Running a business is no easy task. Oregon business owners do not only have to ensure that their company operations run smoothly, but they also have to do their best to mitigate the chance of having legal claims brought against their companies. Unfortunately, it is not unusual for businesses to face commercial law issues, but they can work to prevent and prepare for them.

One of the most important aspects to remember is that words and actions can reflect heavily on a company. If a business owner or employee says the wrong thing, it is possible that others may consider it libelous or slanderous. Unfortunately, such accusations could land a company in hot water and result in it having to defend itself. Therefore, owners and employees alike should remain careful in their actions.

Four things to know about forming an LLC in Oregon

Thanks to their tax and liability benefits, many people who choose to start a business organize their new venture as a Limited Liability Company (LLC). However, although many online services will claim they can start your company in a few easy steps, the process requires careful consideration.

Here are five things to keep in mind as you move forward with your plans to start an LLC:

New bill calls for better policies against discrimination

It is a challenge for public employees to stand up to workplace discrimination when they are not aware of the tools available to them. While most employees understand that it is illegal for their employers to discriminate against various protected statuses, they might not know precisely what they can do about it.

The Oregon Senate recently passed a bill that aims to change that.

City employee seeks whistleblower protection after outing issues

It is not unusual for workers to find themselves in dilemmas when it comes to reporting issues within a company. Some workers may honestly report an issue to their superiors and believe that the problem will be handled but then feel shocked when those superiors attempt to brush off the issue. If the problem is serious enough, the worker may feel the need to take additional action and seek whistleblower protection.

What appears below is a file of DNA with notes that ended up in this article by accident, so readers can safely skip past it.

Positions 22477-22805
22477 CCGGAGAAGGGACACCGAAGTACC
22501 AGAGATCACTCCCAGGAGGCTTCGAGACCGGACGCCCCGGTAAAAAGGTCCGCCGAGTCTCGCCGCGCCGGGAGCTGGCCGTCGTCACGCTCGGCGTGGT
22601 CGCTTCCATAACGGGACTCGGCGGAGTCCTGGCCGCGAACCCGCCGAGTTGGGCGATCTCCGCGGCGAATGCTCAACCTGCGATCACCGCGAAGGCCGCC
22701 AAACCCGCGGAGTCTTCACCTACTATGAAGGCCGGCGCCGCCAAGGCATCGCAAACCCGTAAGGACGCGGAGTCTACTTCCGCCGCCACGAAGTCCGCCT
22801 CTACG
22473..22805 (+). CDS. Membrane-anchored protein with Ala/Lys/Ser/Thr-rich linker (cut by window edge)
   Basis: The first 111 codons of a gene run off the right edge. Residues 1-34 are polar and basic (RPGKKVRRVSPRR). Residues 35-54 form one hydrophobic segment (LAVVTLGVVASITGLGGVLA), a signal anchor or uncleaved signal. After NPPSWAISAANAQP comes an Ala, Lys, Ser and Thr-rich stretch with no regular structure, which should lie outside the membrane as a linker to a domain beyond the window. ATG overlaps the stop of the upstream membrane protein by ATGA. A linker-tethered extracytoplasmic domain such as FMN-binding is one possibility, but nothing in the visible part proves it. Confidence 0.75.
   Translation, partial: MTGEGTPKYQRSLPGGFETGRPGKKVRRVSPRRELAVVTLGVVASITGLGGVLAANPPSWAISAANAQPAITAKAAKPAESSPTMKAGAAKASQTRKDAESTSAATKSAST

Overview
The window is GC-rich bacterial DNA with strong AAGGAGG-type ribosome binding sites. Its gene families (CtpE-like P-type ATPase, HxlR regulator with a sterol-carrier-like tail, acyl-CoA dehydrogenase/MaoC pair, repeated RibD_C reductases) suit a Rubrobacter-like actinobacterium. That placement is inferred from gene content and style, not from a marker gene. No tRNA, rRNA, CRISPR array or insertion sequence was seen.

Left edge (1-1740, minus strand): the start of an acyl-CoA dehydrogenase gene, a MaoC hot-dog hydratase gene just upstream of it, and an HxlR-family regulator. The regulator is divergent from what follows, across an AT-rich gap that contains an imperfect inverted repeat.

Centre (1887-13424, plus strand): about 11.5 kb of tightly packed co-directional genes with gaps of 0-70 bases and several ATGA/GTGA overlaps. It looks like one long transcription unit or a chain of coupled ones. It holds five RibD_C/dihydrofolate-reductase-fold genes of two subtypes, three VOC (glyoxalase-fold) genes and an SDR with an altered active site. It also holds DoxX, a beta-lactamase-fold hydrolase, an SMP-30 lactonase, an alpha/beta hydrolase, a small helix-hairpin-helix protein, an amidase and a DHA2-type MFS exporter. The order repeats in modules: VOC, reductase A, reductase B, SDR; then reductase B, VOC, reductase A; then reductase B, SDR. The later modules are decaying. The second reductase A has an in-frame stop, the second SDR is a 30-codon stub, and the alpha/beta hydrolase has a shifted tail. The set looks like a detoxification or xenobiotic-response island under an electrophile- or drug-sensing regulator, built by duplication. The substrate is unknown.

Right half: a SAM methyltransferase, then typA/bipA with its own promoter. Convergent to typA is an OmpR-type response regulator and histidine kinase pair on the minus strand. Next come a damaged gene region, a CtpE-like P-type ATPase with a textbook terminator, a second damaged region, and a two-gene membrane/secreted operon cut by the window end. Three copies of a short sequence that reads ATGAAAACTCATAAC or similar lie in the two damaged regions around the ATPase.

Salem readers may be interested in such a case that recently began in another state. According to reports, the worker was a city employee for the IT department, and during the course of his duties, he discovered major security issues within the department. He learned that sensitive employee information, like personal information and Social Security numbers, was exposed and that over $500,000 had been stolen from the city by hackers.

Can you recover damages for workplace harassment?

Regardless of where you work, you probably expect your employer to provide a safe environment, where you are treated with dignity and respect. But reports suggest that was not the case for eight former Oregon legislative interns.

Some officials assert that no changes in the law, initiatives or amount of money could make up for your mistreatment at work. However, the Oregon Legislature and Bureau of Labor and Industries (BOLI) recently reached a $1.1 million settlement for the women who reported experiencing workplace harassment during their time at the Capitol.

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Daemie M. Kim